It should also be noted that ‘The Ultra-Violence’ is part vehicle for rampant showmanship. This in itself is no bad thing. After all, one of key outputs of the thrash metal project was to retain the high value metal placed on virtuousity and find ways to elevate this further in the raw blender of hardcore punk, a legacy it would also bestow on death metal. But the ten minute long instrumental title track – which was essentially a vehicle for these musicians to flex their riffing and jamming muscles – was a rarity amongst thrash of the day. This album is scattered with a dense array of such musicality, tightly packed accents, guitar and drums trading blows, each riff is driven through as many variations as possible in the shortest possible space before being disposed of. The result is music that still embodies thrash’s Cold War urgency whilst imbuing it with a delight and lust for life that speaks of individuals that not only want to survive the apocalypse but maybe even stop it in its tracks.
Here we have two albums released at an important intersection for metal’s evolution, yet both present as throwbacks. They whip up the traits common to thrash at the time into compelling brews of metal and punk technique whilst maintaining metal’s agnostic lyrical pre-occupations, thus speaking of artists both deeply troubled by the world around them, yet unable to present a coherent artistic vision to articulate their disposition. This, ultimately, was the reason thrash would later fall from favour. In the face of the holistic philosophies offered by death and black metal, however fraught or troubling these visions looked to many observers, their attraction and assertiveness proved to be irresistible. Thus ‘The Force’ and ‘The Ultra-Violence’ look like the last gasp of metal that was; cynical, world weary, but still capable of putting up a fight and even making room for a dangerous form of joy in the process.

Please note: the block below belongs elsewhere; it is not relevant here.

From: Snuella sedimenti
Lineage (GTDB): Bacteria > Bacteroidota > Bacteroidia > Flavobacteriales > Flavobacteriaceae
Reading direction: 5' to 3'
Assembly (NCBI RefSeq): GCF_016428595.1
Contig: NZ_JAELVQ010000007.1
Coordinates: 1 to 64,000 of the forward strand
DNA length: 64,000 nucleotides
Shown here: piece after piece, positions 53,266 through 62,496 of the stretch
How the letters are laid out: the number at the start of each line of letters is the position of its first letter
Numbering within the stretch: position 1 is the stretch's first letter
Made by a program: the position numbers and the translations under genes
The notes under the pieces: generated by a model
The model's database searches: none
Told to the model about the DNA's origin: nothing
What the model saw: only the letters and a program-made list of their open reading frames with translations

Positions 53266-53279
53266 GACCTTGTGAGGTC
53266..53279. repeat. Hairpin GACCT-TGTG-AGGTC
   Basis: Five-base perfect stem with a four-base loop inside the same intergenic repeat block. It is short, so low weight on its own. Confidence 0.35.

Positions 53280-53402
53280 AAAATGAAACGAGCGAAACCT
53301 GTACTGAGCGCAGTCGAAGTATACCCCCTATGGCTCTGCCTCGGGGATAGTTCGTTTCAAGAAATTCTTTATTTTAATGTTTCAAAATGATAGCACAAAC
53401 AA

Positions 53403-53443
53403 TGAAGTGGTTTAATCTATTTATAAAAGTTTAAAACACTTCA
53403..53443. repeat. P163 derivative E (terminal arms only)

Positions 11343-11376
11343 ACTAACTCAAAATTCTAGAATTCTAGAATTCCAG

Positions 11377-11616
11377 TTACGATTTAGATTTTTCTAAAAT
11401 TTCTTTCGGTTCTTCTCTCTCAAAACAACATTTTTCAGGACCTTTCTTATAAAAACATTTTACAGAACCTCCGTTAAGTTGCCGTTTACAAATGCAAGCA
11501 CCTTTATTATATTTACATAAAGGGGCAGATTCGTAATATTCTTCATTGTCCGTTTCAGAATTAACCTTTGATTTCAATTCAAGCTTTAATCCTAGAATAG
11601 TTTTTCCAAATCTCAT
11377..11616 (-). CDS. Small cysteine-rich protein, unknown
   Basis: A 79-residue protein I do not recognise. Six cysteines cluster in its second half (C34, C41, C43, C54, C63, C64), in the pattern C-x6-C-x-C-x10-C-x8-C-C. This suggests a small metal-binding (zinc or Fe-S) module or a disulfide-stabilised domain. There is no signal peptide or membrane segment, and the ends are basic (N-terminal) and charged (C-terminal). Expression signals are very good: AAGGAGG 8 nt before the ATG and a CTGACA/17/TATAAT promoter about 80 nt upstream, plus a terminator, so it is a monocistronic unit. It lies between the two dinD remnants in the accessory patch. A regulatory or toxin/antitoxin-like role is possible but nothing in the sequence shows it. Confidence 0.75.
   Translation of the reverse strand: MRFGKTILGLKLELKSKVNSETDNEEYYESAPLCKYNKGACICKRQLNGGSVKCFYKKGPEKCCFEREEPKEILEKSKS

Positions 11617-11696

If assessed in these terms (and to the horror of many readers), we must side with ‘The Force’ as the pick of the week. It’s the more basic, probably less imaginative, and slightly more derivative of the two. But in terms of taking the temperature of metal’s relationship to the world around it at the time it is that bit more instructive, and therefore artistically speaking that bit more eccentric. For all the impressive showmanship Death Angel were capable of, it’s all too easy to present as so much noise without saying anything real on an intellectual or artistic level. Onslaught, through blunt will and clever use of theatre, managed to create room for both careless abandon and lurking dread, all the while deploying instructive and enduring metaphors to work as coded messages of humanity’s ability to endure.